Friday Fall Feature – Week Three
In last Friday’s tutorials we started to make pumpkins that don’t involve using actual pumpkins. So let’s keep it going! In the next two weeks I am going to show you how to make canning lid and twine pumpkins as well as pumpkins using material.
- Paper roll or something similar – pool noodles also work
- Twine (like sisal) or a stiff twine work best – I used a bakers twine that I got at IKEA and this jute rope I grabbed from the dollar store
- Wire or extra twine (to tie it with)
- Stick from your neighbour’s tree (kidding! Don’t go cutting down your neighbour’s trees for your pumpkin)
You are going to want to start by placing a strip of wire across the roll like so.
Then wrap your twine around the tube – but not too tight – you will want to be able to slip it off the roll easy.
The number of times you wrap the twine around will depend on size and thickness of the twine itself – slide it off the tube being careful to make sure the wire is still in the middle. (Mine went around 24 times.)
Pull the wire together and twist it a few times to hold it together. Make sure it is nice and snug then fan out the twine.
Cut a small stick from YOUR yard and attach with a little hot glue. I also put a little raffia in the sisal one. Add leaves or cinnamon sticks too, really anything goes.
And done!! I have to admit I found these ones a little finicky! But I still think they turned out cute.
Canning Lid Pumpkins
- Just the rings from some canning lids. Approx. 24
- If you aren’t aware, because you don’t generally do any canning, you can actually just buy the lids. But there are a whole heck of a lot of tutorials out there that use the mason jars also so do what you need to.
- Spray paint, ribbon, washi tape, paper – for decorating it if you want
- Twine or wire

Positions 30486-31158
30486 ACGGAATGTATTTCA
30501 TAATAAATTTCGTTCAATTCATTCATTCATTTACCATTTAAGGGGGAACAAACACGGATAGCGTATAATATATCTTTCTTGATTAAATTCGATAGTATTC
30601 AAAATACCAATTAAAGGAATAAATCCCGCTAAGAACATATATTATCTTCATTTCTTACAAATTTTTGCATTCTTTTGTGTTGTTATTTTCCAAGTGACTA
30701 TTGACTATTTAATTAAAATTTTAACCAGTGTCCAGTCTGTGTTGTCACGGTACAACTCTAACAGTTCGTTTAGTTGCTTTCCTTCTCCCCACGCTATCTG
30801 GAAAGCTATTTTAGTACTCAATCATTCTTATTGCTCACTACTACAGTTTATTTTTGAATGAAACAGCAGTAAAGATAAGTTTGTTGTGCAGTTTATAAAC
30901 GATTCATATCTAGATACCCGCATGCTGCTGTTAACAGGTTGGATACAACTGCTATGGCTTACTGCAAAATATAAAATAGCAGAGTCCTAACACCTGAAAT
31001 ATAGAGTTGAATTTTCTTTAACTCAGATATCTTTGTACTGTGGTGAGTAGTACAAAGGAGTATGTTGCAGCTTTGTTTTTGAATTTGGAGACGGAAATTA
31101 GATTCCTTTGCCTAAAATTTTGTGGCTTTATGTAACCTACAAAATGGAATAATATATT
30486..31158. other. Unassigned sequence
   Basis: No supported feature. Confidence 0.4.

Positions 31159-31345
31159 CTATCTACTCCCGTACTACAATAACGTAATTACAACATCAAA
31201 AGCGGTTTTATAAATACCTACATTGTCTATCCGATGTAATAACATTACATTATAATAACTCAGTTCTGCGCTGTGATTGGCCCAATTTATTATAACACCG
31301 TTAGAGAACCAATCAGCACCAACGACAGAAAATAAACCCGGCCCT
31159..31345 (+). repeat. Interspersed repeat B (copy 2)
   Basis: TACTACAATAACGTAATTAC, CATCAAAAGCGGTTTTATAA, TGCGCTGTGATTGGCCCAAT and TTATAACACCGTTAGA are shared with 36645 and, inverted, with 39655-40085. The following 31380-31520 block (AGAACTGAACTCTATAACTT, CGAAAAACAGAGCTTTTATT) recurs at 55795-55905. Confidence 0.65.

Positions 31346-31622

- Cinnamon sticks, leaves or anything else to decorate the tops
First thing you need to do is remove the middle disc from the lids – you won’t be needing those. Set them aside for maybe some cute coasters.
I decided to spray paint mine in Heirloom White by Rust-o-leum. You can also leave them natural or paint them to match your own decor. As well you could add paper, washi tape or even ribbon to the edges. The options are endless.
Once dry, gather them together and using the string or wire tie them tight.
My paint chipped a little while I was trying to get them to sit nice. You can leave it like this if you like the rustic farmhouse look or just get them all tied together and give them another quick coat of paint.
Fan them out.
I decided to give mine another coat of paint when it was all together.
Add in the cinnamon sticks and some nice burlap leaves.
So unbelievably cute and you just needed to eat 24 jars of pickled eggs to make them! Wasn’t it worth it?
This week you have managed to make two types of pumpkins from scratch! Add them to the patch! And don’t forget to make yourself a cute sign to go with all the pumpkins. You can find the directions and a printable here.
Pin the image below to share with your friends.
Stay tuned for one more week of the Friday Fall Feature. I really hope you are enjoying these fun pumpkin tutorials. Week four we will be making pumpkins out of material. Check out a sneak peak below and a list of the supplies you will need.
Material for Toilet paper pumpkin 22″ x 18″ approx.
Roll of toilet paper
Something for the stem – I just rolled up a piece of burlap
Supplies for material pumpkins:
Hopefully you enjoyed this weeks pumpkins. Let me know if you have a favourite from this week and if you made any please post in the comments below. I would love to see them.